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Apoptosis in Rheumatoid Synoviocytes

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Rheumatoid arthritis (RA) is systemic autoimmune disease characterized by synovial proliferation and infiltration of various inflammatory cells. The process of disease progression, characterized by hyperplasia of synoviocytes, mainly of synovial fibroblasts, results in cartilage and bone destruction. Proliferation of synoviocytes is, however, not limitless, and spontaneous arrest and remission of synovial proliferation are occasionally observed. Previous studies from our laboratories as well as by other investigators have demonstrated that RA synoviocytes express functional Fas antigen (CD95/APO-1) and that these cells undergo Fas-mediated apoptosis both in vivo and in vitro. These findings suggest that Fas-mediated apoptosis may play a critical role in the regression of synovial hyperplasia in RA. Identification of regulatory mechanisms in RA synoviocytes may provide important insights and may lead us to establish novel strategies for RA therapy. We describe a current study by our laboratory on the regulatory mechanisms of apoptosis in RA, especially FasL and FADD gene transfer into inflamed synovium to induce remission stage and propose a novel strategy termed `apomodulation' in the treatment of RA.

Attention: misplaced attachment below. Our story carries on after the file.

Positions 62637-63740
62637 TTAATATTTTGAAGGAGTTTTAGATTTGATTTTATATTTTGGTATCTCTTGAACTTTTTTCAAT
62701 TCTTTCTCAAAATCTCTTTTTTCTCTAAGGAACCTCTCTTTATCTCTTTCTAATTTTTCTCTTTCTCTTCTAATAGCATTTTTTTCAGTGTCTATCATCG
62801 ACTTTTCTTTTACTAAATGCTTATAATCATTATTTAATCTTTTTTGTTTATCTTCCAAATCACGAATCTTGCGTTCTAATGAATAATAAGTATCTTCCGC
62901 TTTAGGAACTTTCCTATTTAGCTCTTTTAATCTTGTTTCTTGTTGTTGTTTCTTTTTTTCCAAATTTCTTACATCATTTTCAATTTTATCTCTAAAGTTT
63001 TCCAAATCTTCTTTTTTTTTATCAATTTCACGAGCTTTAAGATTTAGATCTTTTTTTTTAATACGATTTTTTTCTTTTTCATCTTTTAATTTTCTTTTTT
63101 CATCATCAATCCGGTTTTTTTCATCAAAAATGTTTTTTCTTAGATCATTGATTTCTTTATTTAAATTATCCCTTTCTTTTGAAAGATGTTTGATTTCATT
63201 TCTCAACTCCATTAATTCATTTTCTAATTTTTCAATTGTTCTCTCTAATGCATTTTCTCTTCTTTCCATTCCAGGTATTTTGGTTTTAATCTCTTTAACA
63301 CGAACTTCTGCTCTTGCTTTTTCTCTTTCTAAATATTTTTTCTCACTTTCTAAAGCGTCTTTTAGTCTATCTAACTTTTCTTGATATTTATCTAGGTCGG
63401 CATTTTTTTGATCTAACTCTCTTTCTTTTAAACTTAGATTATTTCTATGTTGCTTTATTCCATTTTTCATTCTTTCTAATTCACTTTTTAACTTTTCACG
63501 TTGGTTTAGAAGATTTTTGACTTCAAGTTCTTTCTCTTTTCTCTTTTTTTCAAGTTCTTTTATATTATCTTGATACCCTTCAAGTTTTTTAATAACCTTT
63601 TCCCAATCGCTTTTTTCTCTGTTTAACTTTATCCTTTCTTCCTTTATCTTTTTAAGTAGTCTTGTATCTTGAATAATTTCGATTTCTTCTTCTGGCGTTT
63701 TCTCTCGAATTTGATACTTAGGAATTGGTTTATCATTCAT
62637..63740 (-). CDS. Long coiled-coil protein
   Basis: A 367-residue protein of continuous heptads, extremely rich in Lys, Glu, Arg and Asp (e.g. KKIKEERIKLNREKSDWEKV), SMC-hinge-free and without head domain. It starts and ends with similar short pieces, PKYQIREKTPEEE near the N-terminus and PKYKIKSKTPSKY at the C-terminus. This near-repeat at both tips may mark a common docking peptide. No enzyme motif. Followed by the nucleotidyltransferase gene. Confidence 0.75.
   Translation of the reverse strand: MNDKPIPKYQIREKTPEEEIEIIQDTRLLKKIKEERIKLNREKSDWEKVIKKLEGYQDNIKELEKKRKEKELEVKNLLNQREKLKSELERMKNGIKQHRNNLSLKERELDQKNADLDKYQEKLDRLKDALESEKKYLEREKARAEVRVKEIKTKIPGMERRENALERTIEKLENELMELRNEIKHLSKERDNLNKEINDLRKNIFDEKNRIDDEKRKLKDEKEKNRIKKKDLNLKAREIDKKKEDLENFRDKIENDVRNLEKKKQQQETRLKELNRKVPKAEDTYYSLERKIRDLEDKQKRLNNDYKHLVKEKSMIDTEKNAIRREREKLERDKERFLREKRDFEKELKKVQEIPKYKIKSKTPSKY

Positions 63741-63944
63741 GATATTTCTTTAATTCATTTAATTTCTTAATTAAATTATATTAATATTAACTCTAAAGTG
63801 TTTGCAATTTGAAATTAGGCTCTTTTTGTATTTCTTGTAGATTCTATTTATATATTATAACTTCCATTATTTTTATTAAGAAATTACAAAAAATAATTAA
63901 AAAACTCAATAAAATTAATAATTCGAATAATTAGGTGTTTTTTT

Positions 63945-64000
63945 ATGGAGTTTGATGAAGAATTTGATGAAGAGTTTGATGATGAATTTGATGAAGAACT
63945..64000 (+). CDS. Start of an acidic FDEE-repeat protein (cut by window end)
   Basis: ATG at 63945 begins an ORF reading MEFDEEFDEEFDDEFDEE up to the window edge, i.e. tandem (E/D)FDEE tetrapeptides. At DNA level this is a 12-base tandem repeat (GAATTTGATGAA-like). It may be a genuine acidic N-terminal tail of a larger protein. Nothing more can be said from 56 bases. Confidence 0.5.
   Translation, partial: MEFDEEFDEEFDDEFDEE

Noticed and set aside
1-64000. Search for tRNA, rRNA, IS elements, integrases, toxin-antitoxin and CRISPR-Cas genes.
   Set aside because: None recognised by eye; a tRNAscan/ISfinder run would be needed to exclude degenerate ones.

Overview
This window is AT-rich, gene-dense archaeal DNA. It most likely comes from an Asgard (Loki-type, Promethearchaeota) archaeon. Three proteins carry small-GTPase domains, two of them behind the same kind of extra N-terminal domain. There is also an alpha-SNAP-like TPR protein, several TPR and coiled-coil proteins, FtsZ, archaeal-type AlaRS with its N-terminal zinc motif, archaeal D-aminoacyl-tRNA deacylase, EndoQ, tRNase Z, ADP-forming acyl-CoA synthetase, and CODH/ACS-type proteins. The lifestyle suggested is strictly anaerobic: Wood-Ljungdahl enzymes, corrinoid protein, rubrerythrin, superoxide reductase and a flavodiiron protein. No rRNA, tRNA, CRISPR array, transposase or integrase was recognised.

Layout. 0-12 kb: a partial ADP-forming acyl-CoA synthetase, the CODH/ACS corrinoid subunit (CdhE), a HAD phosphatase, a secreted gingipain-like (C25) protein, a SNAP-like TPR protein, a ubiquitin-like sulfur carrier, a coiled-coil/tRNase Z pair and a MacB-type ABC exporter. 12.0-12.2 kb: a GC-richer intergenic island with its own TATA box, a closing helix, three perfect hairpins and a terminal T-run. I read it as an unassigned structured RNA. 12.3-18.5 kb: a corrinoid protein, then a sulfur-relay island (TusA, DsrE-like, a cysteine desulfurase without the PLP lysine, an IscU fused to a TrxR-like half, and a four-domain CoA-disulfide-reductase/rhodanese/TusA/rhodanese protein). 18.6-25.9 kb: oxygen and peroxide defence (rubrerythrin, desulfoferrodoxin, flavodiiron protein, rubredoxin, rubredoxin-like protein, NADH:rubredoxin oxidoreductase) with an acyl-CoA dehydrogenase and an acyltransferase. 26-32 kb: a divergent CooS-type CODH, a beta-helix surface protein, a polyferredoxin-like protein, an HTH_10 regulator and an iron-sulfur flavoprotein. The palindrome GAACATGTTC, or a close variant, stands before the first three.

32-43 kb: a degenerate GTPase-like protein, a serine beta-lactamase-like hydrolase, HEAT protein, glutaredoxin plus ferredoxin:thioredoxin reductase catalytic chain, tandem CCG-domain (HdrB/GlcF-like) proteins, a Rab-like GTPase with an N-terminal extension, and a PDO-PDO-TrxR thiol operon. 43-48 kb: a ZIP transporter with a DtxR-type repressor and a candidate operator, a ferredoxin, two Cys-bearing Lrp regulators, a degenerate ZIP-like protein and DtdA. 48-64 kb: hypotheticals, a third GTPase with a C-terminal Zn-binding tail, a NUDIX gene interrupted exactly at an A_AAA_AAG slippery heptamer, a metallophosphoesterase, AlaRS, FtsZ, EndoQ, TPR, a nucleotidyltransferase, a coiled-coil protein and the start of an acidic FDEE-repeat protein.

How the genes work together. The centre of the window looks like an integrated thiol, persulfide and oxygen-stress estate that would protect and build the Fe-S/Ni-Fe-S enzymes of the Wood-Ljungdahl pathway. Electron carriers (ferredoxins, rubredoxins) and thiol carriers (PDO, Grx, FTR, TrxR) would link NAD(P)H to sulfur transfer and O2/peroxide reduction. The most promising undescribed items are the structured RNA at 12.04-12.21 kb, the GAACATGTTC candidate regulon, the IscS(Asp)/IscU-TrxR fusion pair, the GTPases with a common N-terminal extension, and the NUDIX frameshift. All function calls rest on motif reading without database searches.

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  • Rheumatoid Arthritis
  • Autoimmune Disease
  • Inflammatory Cell
  • Gene Transfer
  • Regulatory Mechanism